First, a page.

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4. Tadaya

Founded in 1885, Tadaya in Wakura Onsen is a long-established inn with a venerable history closely connected to the Nabeshima clan (from modern-day Saga Prefecture). The first surprise guests encounter upon checking in is the panoramic view of Nanao Bay from the glass-enclosed lobby. The inn was relocated to its current location 50 years ago in order to allow visitors to enjoy this spectacular view of the ever-changing sea.

Each room has its own charms: there are VIP rooms with private open-air baths and are so close to the ocean that guests can fish from the external corridor, rooms with open-air Jacuzzi baths, and rooms with prime views of the ocean and garden. The ryokan also offers reservation plans that allow guests to dine directly in their rooms. Wakura Onsen is excellent when it comes to water quality and medicinal properties, to the extent that it was selected as one of the "World's Three Best Mineral Springs" at the International Mineral Spring Exhibition held in Germany. Here at Tadaya, you can fully enjoy its rock, cypress, and ceramic open-air baths and private family baths to your heart’s content.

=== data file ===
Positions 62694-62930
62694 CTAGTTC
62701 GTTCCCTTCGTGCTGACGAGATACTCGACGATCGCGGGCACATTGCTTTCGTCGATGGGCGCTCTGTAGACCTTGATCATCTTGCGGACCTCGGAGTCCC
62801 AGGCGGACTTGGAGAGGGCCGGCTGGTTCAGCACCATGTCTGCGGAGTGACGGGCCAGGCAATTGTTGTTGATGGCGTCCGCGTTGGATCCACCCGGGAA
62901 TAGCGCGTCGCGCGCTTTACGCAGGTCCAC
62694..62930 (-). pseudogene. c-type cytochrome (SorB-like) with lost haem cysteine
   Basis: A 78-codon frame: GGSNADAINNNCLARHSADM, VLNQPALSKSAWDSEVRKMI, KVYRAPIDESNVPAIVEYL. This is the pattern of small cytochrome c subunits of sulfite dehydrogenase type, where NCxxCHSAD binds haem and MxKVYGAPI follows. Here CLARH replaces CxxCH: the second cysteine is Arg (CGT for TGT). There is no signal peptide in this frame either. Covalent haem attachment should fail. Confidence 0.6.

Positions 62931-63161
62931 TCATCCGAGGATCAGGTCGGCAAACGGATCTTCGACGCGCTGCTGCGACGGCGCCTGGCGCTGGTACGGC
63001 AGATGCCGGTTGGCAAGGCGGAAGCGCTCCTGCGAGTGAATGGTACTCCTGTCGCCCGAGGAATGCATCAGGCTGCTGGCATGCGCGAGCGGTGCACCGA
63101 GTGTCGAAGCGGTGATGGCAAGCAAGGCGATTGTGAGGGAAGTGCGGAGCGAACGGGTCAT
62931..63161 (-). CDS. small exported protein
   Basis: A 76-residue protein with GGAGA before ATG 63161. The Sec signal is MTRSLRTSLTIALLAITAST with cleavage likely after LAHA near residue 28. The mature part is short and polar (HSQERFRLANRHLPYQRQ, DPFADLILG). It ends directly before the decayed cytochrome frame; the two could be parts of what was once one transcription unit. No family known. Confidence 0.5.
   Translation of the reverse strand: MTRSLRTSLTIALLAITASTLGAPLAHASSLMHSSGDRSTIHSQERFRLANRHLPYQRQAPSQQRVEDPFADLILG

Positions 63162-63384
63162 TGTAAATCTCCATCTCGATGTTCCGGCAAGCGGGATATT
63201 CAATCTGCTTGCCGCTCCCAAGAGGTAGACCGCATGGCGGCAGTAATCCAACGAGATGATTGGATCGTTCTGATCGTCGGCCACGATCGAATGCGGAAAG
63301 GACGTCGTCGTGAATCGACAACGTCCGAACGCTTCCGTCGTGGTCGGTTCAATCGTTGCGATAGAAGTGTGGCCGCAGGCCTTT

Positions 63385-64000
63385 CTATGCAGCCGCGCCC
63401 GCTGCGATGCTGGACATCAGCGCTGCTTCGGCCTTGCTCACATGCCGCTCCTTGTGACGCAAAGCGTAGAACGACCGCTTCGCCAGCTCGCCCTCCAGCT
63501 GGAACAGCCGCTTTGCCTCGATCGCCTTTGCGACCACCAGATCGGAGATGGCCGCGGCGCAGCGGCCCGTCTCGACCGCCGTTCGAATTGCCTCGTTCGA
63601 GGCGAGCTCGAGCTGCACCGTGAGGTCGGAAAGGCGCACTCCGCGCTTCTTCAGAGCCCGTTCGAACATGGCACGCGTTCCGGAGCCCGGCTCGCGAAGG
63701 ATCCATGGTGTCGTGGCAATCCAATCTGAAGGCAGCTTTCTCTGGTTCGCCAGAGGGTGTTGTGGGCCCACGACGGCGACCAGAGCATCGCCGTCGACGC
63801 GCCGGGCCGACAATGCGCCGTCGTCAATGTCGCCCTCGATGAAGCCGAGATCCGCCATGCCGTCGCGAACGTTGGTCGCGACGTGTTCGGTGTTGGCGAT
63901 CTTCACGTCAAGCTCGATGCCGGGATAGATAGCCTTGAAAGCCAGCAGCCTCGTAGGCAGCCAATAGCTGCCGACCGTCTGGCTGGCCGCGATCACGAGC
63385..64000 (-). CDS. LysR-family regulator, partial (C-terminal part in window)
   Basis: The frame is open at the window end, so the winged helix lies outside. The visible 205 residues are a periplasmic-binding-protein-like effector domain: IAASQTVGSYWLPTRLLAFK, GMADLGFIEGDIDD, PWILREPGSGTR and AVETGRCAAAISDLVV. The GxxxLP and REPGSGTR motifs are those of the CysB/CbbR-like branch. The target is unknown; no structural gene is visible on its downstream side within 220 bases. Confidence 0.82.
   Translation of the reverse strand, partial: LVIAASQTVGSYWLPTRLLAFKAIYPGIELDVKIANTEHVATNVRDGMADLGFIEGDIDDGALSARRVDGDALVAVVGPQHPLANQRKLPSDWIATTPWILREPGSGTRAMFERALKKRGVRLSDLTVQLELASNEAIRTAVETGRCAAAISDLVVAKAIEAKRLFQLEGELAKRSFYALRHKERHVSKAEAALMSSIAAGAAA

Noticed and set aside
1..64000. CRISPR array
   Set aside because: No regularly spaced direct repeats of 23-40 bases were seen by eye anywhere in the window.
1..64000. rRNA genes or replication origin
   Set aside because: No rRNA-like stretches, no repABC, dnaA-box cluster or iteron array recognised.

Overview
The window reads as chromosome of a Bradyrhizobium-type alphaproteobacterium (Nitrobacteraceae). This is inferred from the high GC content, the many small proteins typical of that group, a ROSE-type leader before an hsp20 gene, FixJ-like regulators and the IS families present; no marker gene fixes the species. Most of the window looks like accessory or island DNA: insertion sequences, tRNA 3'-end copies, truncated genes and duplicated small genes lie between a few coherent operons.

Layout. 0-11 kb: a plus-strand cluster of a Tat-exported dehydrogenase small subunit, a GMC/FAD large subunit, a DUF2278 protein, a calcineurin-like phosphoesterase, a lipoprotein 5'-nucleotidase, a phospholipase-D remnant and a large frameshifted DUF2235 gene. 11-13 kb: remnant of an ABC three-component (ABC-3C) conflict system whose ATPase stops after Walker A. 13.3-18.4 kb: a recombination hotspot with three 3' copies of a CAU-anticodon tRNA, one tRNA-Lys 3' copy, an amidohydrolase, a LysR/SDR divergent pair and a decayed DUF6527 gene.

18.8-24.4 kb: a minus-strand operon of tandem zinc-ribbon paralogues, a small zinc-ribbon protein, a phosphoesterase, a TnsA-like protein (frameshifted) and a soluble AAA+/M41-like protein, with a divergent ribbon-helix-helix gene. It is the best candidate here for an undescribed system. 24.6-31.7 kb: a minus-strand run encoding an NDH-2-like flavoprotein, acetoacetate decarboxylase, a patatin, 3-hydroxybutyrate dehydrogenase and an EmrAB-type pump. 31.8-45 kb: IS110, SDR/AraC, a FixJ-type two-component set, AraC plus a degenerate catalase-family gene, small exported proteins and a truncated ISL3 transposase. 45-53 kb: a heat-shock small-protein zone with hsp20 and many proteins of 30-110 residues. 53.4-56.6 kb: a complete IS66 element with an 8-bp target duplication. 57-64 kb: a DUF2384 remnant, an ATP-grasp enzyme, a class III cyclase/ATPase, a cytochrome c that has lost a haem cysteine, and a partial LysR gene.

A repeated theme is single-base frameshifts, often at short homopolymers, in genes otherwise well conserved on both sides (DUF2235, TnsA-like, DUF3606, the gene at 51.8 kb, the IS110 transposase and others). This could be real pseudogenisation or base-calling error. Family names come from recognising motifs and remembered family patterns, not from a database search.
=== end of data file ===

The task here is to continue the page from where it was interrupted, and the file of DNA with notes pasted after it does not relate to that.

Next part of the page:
The iconic symbol of Tadaya is the private pier facing Nanao Bay. Whether you take a morning stroll or watch the sunset, the pleasant sea breeze and the sound of the waves are romantic in every sense. It is also possible to fish, so take full advantage of the sea. The kaiseki cuisine served here uses many local ingredients and is known as "Tadaya-style cuisine" due to its unique spin on traditional Japanese cuisine, with many tourists singing its praises.

5. Hyakurakuso